A closed basin is a hydrologic basin that has no outlet for the water. Precipitation can only leave through evaporation or seepage. The closed basin of the San Luis Valley covers 2,940 square miles (7,600 km2) between the San Luis Hills in the south, the San Juan Mountains to the west, Poncha Pass to the north and the Sangre de Cristo Mountains to the east. The basin is separated by a hydraulic divide at the southern end from the Rio Grande watershed. It contains the towns of Center, Hooper, Moffat, Mosca and Saguache and the Great Sand Dunes National Park and Preserve.
Streams that flow into the basin include irrigation diversions from the Rio Grande, the Carnero, La Garita, and Saguache creeks from the west, San Luis Creek from the north, and the North Crestone and Sand creeks from the east. The water spreads over the floor of the valley and either sinks into the underground aquifer or evaporates. The lowest part of the basin extends from the San Luis lakes north to the Blanca Wildlife Habitat Area. In this area the water table is very close to the surface. Water can evaporate directly from the soil or be taken up by plants such as salt grass, rabbit brush and greasewood, which release the water through evapotranspiration.
The Closed Basin Project was authorized by Congress in 1972 to extract groundwater from the lowest part of the basin in an area that covers 195 square miles (510 km2). Colorado uses the water as part of its contribution to the Rio Grande Compact of 1939, making more water available for irrigation in Colorado. It also helps the United States meet its 1906 treaty obligations with Mexico for supply of water from the Rio Grande. The project, managed and maintained by the Bureau of Reclamation with civil maintenance by the Rio Grande Water Conservation District, extracts groundwater through a network of shallow wells and delivers it through the 42-mile (68 km) Franklin Eddy Canal to the Rio Grande. Some of the water is delivered to the Alamosa National Wildlife Refuge, the Blanca Wildlife Habitat Area and San Luis Lake.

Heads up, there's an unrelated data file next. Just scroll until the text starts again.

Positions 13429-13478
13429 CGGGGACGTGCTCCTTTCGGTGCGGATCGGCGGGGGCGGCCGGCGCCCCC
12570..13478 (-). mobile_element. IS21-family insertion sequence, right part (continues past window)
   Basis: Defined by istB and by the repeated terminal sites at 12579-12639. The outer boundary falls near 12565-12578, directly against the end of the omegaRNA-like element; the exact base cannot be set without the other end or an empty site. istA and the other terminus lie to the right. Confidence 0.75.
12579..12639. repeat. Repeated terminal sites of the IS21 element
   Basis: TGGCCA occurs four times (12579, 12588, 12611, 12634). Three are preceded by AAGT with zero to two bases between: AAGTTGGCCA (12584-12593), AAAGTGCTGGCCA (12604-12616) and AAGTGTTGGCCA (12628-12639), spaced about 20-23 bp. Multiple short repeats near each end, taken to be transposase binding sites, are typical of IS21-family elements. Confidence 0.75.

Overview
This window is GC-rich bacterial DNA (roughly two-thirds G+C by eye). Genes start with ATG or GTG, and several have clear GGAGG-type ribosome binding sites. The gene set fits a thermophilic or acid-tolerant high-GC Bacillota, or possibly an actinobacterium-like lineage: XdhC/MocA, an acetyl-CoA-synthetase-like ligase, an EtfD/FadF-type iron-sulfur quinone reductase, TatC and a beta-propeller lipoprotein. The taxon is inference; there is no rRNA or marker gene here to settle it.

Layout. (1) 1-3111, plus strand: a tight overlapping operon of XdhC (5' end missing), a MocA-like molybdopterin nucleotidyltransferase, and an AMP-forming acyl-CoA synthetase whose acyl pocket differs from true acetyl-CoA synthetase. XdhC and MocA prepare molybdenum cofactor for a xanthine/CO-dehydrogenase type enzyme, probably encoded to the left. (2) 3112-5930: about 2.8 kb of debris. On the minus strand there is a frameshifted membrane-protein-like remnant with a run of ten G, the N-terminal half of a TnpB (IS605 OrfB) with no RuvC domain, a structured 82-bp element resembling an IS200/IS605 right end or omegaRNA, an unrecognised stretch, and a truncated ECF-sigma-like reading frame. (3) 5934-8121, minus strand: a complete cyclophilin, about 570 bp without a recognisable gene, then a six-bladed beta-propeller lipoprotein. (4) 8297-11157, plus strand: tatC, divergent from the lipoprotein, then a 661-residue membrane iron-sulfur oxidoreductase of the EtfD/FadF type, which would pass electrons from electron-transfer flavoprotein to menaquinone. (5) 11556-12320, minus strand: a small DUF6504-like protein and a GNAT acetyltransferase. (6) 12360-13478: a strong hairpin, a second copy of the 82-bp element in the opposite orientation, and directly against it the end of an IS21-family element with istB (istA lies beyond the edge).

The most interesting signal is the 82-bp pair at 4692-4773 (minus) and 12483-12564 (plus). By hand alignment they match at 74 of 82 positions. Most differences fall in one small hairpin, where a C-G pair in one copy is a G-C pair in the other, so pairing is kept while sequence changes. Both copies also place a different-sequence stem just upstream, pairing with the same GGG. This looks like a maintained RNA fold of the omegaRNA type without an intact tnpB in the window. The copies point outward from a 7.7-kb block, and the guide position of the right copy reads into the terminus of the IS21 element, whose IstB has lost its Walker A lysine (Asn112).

170 salvage wells were built ranging in depth from 85 to 110 feet (26 to 34 m) and delivering 50 to 1,100 US gallons (190 to 4,160 l; 42 to 916 imp gal) per minute. There are about 115 miles (185 km) of pipeline laterals that carry water to the conveyance channel. The channel has a PVC lining covered with 12 to 16 inches (300 to 410 mm) of aggregate and fill, with a capacity that expands from 45 to 160 cubic feet (1.3 to 4.5 m3) per second from north to south. Trees have been plated along the channel in the areas that are most susceptible to wind erosion, watered through drip irrigation systems. Water flows along the channel at about 1 foot (0.30 m) per second. More than 132 observation wells are used to measure water level or pressure from the aquifers, with the data used to ensure the project stays within the authorized drawdown limits.
Under the law that authorized the project, water levels in wells that existed outside the project boundary before pumping started must not drop more than 2 feet (0.61 m), and water with more than 350 parts per million total dissolved solids cannot be used. About 60 of the 170 wells in the project are closed down because of the drawdown limits, and eleven because of the water quality requirements. The original estimate was that the project would deliver 100,000 acre feet (120,000,000 m3) annually. This has never been achieved. Since 2000 the average annual output has been around 17,300 acre feet (21,300,000 m3) annually.
- Alamosa Field Division Staff (1996). "SAN LUIS VALLEY PROJECT, CLOSED BASIN DIVISION, Colorado" (PDF). Bureau of Reclamation. Retrieved 2012-10-08.[permanent dead link]
- Beck, Ken (12 April 2012). "The Closed Basin Project". Rio Grande Watershed Conservation and Education Initiative. Retrieved 2012-10-08.
- "The Closed Basin Project". Rio Grande Water Conservation District. Archived from the original on 2012-03-27. Retrieved 2012-10-08.